Our modern life has grown to depend on many and nearly ubiquitous large complex engineering systems, such as tunnels, gas/oil pipelines, geotechnical infrastructures, etc. All of these are the backbones of our modern society; therefore, complex real-world systems should not only be reliable, but also have high resilient capacity. Resilience is generally recognized as the ability of a critical infrastructure to recover from a disruptive event, and there is no doubt that we are experiencing a “resilience renaissance,” with attempts to embed system resilience almost everywhere for the well-being of our community. Therefore, analyzing and modeling the resilience of complex systems and networks have recently received significant interest from academia and industry. It has been recognized that such comprehensive development requires innovative theories, approaches, and technologies for resilient design and risk reduction for complex systems and networks. Such developments will facilitate further robust economic growth through resilient and efficient high-performance engineering systems. Additionally, developments should target resilient and cost-effective solutions to eliminate or reduce these vulnerabilities by making our complex systems and networks resilient at a minimum level of risk proneness. The goal is not to preserve existing systems, but to preserve and even enhance functions of critical high-technology systems, where failure consequences can be particularly severe. While qualitative assessment approaches are useful to understand how bad things are, quantitative assessment measures provide numerical estimation of system performance, time, and cost that are more meaningful to stakeholders.

This Special Section of the ASCE-ASME Journal of Risk and Uncertainty in Engineering System: Part B is dedicated to resilience of engineering systems. It consists of six papers providing snapshots of selected recent developments in the field. The Special Section covers theories and approaches that address resilience of engineering systems from different angles. Included are developments for assessing the seismic resilience of power grid systems, for evaluating the magnitude and spatial extend of disruptions across interdependent national infrastructure networks, for assessing the implication of track location by example of the Joplin Tornado, for resilience decision-making for complex systems, for analyzing reliability strategies of phased mission systems, and for modeling uncertain and dynamic interdependencies of infrastructure systems.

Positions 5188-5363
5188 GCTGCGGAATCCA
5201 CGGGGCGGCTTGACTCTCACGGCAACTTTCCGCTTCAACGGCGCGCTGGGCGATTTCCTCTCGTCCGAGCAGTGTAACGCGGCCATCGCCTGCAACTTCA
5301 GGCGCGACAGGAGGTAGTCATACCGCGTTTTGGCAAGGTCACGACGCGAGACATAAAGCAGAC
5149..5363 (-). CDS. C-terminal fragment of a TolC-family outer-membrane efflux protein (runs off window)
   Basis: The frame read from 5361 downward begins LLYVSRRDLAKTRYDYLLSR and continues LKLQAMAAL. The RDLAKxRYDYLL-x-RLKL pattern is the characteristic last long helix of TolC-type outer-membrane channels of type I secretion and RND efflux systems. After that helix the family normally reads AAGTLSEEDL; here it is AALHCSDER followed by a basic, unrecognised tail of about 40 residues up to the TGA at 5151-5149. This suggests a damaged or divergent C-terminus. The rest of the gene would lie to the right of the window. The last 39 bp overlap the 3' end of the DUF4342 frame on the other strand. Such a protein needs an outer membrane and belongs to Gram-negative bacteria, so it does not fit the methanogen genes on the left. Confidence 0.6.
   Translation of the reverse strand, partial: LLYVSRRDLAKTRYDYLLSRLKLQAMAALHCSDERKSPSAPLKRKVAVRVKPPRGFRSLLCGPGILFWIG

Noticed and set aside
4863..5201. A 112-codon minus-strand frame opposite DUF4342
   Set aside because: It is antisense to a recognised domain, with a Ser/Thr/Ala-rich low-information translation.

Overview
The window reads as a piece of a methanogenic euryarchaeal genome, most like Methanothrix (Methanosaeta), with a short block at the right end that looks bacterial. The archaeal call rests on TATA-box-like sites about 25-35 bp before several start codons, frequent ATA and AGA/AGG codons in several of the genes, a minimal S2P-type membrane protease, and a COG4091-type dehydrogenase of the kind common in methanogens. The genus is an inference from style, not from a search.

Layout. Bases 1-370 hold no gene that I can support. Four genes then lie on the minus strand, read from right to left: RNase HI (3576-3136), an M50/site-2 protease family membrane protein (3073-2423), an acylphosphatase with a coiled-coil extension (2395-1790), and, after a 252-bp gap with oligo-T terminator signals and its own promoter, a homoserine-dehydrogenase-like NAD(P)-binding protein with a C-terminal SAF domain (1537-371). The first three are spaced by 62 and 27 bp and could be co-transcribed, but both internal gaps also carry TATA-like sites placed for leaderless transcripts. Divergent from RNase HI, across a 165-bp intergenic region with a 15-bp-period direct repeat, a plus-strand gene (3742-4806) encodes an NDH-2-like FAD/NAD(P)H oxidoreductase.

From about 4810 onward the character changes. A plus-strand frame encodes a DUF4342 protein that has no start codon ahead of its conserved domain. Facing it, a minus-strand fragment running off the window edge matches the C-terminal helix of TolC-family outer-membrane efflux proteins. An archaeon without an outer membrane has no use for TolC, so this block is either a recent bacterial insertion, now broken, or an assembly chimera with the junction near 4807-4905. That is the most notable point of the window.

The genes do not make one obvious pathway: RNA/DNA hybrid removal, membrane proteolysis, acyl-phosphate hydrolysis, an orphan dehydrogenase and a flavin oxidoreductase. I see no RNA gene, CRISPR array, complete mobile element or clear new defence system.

The Guest Editors wish to thank all the authors of this special section for contributing high quality papers. We would like to thank the referees who have critically evaluated the papers within the short stipulated time. Moreover, we sincerely thank the Editor-in-Chief's inspiring leadership. Finally, we hope that the readership of the ASCE-ASME Journal of Risk and Uncertainty in Engineering System: Part B will enjoy this Special Section, and that it will help to advance our understanding of resilience of engineering systems.